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Home gardening grows more popular during pandemic
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Here we are, in the midst of winter, but at least we can make plans for spring. A local garden center or a seed catalog is a good place to start.

With more people at home in 2020, we’re told that people bought seeds and turned to gardening in record numbers. One would hope that they also got around to planting those seeds and enjoying blooming flowers or even harvesting tasty food as a result.

Last March and April, seeds and plants were selling out as people were locking down. You may not have noticed if you were busy looking for a place that still sold toilet paper and hand sanitizer.

Vegetables were the most popular, but flowers and herbs were in demand, too. A number of plants are attractive to butterflies and bees, which makes them useful to the environment as well as to humans.

While there are some tips for winter gardening, the best thing about winter is that it allows time to plan ahead. Now is a great time to order seed catalogs or talk to someone at a local nursery and to start planning and even diagramming what you want and where you will plant it. Think about what you’d like to eat. Get the kids involved.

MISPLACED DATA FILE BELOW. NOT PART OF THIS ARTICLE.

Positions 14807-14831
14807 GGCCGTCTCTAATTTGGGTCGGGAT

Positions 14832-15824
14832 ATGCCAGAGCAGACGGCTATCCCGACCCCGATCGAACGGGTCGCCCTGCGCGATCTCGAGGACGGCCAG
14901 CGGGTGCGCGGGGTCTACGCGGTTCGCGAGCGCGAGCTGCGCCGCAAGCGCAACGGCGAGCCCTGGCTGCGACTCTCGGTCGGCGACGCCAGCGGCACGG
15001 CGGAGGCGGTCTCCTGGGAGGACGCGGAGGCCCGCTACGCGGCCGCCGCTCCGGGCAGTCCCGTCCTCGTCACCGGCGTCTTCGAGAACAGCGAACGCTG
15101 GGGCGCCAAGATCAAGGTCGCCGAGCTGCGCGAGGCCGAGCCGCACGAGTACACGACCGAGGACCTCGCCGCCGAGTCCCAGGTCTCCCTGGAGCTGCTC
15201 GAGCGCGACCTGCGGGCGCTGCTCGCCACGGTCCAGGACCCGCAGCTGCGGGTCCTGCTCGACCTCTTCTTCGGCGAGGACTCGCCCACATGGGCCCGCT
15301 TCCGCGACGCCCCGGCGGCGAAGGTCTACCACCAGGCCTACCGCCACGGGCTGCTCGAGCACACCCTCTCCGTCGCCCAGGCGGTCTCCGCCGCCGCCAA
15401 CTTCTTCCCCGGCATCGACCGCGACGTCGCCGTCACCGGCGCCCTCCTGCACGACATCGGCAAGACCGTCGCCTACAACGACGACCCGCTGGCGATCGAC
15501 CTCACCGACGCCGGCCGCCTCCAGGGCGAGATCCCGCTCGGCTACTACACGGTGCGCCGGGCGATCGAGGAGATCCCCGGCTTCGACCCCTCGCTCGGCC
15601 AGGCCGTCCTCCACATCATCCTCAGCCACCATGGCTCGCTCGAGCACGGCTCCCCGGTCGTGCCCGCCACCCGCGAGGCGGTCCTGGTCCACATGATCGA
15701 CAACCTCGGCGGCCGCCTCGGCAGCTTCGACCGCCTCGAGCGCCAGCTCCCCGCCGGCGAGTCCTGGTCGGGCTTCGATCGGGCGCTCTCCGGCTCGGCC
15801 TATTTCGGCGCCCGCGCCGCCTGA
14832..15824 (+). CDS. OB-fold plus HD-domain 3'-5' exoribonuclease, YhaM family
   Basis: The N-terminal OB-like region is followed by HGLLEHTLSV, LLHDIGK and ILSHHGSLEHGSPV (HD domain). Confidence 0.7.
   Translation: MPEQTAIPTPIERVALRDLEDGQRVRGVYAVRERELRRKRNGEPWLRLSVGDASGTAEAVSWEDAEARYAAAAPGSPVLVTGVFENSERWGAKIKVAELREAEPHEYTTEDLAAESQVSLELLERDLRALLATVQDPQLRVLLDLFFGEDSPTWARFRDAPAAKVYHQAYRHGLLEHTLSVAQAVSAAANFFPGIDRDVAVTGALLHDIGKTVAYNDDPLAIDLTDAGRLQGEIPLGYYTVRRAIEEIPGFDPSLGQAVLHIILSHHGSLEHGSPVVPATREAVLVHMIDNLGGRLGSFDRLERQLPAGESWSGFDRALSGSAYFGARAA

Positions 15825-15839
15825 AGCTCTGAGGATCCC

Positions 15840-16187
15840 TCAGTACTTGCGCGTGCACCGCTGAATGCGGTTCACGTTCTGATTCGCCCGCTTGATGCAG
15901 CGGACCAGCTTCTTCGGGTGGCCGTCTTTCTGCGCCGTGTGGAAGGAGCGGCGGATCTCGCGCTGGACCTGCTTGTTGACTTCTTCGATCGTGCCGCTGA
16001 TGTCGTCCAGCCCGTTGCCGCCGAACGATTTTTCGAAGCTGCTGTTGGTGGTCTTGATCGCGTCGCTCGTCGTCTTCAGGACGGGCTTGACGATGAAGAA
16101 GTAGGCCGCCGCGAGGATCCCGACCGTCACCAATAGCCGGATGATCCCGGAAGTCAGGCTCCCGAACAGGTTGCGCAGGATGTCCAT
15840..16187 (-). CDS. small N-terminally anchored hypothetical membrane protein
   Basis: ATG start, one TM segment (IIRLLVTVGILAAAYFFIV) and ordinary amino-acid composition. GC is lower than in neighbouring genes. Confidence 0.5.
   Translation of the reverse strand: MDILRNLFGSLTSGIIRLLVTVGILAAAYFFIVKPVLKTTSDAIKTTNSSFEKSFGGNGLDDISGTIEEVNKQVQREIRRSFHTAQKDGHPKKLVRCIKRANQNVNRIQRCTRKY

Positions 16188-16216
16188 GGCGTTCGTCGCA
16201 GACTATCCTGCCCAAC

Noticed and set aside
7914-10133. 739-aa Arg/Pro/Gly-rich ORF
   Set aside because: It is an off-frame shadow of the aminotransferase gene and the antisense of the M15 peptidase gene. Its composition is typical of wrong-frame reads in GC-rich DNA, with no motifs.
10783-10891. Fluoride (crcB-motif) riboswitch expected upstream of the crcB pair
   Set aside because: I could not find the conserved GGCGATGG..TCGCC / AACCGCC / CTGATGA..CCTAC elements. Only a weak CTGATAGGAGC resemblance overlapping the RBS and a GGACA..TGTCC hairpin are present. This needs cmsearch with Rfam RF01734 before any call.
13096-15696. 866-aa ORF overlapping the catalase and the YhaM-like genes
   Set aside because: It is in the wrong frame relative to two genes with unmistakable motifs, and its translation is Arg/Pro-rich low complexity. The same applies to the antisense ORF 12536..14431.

According to The Survival Mom, winter is a good time to look at your grounds. “Are there areas of erosion? If so, you have a project for spring and can start researching and planning how to fix it.” Looking at where snow and ice melt first, and where they last, will give you an idea of which spots receive the most and least natural sunlight.

Learn your “grow zone.” For Great Bend, it’s either 6a or 6b.

Finally, consider starting to grow some hardy early-season plants indoors.

If none of these ideas excite you, don’t worry. With the growing popularity of growing things, perhaps you’ll be lucky enough to know someone who has taken up gardening, and who’s willing to share when the time comes.